SAN ANTONIO – Southside Independent School District is struggling to find substitute teachers during the COVID-19 pandemic.
During the 2019-2020 school year, Southside ISD had 120 substitutes. This year, it has only 35.
Sharon Fuery, executive director of human resources and administration at Southside ISD, said there are several reasons substitute teachers are not returning this year.
“They were worried about, you know, their health, having maybe preexisting condition, the health of people in their family, you know, and just a little afraid of COVID,” Fuery said.
The district said about 50% of students are learning in person, and teachers are in the classroom.
Fuery said having substitutes is critical during the pandemic because teachers who get sick and experience COVID-19 symptoms must stay home.
“We had a list at one time that was up to 71 people that were working from home for different reasons,” Fuery said.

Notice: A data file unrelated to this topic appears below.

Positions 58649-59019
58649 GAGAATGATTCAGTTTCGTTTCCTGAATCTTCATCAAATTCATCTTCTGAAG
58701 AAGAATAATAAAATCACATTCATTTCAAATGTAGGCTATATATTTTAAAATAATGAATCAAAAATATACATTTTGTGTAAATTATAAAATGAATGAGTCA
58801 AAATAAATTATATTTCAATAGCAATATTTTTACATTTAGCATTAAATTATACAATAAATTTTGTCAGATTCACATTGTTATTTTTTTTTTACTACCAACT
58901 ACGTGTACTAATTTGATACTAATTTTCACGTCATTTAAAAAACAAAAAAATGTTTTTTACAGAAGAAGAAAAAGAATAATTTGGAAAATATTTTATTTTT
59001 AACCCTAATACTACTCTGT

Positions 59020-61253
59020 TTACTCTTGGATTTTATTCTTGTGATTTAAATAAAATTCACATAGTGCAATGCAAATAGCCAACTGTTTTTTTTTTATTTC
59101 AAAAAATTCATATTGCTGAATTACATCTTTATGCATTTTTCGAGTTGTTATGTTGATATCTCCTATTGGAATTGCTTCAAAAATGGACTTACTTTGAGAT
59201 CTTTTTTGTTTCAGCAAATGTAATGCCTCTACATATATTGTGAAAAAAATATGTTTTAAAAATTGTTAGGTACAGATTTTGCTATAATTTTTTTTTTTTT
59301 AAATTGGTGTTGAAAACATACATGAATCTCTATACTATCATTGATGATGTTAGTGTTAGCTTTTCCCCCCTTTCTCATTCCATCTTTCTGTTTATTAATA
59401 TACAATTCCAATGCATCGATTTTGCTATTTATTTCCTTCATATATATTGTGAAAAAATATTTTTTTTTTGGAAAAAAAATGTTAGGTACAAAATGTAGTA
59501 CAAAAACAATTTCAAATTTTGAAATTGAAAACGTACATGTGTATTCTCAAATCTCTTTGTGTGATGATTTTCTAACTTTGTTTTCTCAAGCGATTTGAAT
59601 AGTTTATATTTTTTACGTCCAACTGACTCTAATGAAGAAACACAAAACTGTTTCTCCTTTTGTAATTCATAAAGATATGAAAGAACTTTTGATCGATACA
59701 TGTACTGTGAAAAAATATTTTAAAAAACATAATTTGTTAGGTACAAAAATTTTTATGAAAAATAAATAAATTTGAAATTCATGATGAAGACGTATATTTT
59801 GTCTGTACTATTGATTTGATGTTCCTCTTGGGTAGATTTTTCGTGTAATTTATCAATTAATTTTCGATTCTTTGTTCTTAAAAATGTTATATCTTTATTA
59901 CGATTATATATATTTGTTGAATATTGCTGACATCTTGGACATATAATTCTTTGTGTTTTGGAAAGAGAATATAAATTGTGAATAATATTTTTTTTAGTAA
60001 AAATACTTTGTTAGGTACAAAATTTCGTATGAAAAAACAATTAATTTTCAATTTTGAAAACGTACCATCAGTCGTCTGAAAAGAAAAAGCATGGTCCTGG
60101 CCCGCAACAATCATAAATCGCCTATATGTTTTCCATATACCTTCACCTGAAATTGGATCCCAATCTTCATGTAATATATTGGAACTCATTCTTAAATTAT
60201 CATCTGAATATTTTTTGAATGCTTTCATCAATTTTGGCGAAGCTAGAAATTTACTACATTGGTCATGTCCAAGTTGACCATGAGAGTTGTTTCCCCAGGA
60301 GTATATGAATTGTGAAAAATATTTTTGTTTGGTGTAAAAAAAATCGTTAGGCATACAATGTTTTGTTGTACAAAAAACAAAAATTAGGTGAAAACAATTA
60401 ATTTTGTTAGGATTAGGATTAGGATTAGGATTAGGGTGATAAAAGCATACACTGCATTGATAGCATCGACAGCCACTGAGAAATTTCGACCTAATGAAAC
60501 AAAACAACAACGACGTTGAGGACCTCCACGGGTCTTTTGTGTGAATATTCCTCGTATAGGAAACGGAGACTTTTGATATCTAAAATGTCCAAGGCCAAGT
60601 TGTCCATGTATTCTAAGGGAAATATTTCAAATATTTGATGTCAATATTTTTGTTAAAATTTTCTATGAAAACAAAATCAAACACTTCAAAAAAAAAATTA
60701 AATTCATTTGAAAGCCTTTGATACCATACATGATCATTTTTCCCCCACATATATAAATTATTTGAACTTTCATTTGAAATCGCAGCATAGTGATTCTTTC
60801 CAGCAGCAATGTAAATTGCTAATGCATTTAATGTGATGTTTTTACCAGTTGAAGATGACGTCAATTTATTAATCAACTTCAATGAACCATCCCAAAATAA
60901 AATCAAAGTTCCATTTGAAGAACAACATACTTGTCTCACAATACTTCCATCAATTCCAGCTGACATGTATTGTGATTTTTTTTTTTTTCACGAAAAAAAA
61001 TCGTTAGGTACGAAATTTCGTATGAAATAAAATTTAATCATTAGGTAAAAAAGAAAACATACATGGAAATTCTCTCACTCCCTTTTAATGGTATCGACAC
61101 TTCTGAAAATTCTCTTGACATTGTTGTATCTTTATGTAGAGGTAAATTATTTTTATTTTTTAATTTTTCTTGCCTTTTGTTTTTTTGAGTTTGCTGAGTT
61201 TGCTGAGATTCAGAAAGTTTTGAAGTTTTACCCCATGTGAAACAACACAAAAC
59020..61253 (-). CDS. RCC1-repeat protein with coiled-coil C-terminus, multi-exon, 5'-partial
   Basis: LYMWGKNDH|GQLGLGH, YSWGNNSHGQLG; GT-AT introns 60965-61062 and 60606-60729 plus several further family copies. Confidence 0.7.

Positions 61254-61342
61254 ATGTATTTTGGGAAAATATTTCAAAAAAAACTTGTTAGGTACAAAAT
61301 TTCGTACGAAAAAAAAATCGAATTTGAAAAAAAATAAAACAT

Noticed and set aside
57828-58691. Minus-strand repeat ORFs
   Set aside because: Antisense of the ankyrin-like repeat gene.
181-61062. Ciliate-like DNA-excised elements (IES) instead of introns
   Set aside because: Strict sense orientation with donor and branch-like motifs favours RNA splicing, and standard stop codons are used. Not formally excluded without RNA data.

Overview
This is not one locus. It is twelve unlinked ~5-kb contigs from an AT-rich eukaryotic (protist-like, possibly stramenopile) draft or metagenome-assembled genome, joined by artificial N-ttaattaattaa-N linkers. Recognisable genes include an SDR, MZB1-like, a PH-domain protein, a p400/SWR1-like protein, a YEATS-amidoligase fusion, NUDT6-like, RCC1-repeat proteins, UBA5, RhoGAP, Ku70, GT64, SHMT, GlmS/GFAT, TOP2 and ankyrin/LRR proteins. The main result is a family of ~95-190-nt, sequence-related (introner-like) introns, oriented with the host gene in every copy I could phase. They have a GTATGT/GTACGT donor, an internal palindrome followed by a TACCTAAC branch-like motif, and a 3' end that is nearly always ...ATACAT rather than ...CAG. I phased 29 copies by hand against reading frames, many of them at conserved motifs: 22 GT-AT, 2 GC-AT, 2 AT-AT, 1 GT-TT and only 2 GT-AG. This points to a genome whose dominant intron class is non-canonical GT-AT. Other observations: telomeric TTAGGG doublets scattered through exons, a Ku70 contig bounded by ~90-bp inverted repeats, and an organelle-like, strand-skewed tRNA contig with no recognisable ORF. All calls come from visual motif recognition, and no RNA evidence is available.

Flu season is another concern, so the district is reaching out to former substitutes, hoping some will return.
Substitute teacher Judith Stewart is one of the few substitutes who decided to come back amid the pandemic.
“Right now, especially with some health concerns, I can understand subs not wanting to go back,” Stewart said.
Stewart is adjusting to the new changes.
“There is still just a little bit of concern, but I think as long as we keep vigilant about the mask and the social distance and the personal hygiene, I think we’ll be OK,” Stewart said.
To learn more about the substitute job at Southside ISD, click here.
Northside ISD, Northeast ISD and San Antonio ISD said the substitute teacher shortage is not impacting their districts.
Northside ISD said it has approximately 1,000 substitutes, a number lower than previous years. The district said it is always looking to hire more substitutes. Applications are accepted through the human resources office or online.
North East ISD said it is always in need of substitute teachers and advertises for them year-round.
San Antonio ISD said it is aware of the nationwide substitute teachers shortages, but it is not impacting its district.